4 – The annual CREEP workshops (see calendar), which will be attended by all CREEP participants.The CREEP workshops will have a double purpose: to deliver high-level scientific lectures by leading specialists (from within and outside the network) and to allow exchange and discussion between the Fellows and the PIs from all partner institutions.

5- Personal and career development training composed by:

  • Personal and career-development oriented courses. These courses include additional computer skills, project management, research proposal writing, copyright and IPR, electronic publishing, article preparation, language courses, presentational skills, ethical issues, and enterprise creation workshops. Formations on security issues during laboratory and field work will also be provided.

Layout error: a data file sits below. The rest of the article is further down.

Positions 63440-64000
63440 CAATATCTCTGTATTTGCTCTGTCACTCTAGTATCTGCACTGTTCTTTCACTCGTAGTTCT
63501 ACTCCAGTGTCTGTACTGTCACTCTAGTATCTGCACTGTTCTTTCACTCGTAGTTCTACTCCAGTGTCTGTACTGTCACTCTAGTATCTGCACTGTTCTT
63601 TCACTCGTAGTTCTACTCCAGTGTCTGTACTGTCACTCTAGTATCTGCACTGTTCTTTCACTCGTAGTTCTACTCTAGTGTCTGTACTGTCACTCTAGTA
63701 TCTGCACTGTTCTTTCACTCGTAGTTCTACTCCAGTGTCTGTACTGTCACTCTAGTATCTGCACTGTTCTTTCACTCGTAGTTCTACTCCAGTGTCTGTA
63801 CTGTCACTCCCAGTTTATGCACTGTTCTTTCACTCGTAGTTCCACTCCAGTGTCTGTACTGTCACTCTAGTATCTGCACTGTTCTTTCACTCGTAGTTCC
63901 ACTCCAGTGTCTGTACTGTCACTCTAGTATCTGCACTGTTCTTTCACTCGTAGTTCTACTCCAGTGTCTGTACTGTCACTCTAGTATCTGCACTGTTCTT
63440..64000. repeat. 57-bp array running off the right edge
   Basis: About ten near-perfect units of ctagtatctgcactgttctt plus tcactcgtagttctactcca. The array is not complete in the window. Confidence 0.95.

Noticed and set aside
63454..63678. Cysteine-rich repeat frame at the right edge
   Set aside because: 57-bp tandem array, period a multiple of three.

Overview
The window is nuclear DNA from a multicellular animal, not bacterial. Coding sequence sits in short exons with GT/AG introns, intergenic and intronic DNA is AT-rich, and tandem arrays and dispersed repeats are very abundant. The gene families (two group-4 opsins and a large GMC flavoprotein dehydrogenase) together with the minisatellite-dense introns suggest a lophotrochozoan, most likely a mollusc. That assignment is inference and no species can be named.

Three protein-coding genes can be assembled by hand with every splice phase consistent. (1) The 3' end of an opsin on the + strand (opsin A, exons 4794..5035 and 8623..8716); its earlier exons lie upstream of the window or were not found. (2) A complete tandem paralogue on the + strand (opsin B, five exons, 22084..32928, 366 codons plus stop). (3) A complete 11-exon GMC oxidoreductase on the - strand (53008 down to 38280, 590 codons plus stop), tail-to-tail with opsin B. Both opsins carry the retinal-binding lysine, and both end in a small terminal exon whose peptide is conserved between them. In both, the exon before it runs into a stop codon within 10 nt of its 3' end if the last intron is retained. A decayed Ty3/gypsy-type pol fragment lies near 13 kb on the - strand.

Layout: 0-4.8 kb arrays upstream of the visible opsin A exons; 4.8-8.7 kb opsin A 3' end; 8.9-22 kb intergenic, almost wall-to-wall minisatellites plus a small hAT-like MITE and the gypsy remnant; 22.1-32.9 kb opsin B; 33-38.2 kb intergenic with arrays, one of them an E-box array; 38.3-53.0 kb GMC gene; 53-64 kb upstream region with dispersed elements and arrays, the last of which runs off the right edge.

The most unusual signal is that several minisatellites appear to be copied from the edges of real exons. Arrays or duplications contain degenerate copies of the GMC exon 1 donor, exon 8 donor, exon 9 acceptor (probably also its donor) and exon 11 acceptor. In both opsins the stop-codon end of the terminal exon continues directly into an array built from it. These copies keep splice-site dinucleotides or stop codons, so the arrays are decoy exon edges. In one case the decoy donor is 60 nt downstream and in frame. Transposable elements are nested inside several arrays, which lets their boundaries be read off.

• Practical activities aimed at helping the ESRs to develop their communication, management and networking skills.

  • Lectures on transfer of technology from academia to industry and on employment opportunities offered by the private-sector partners.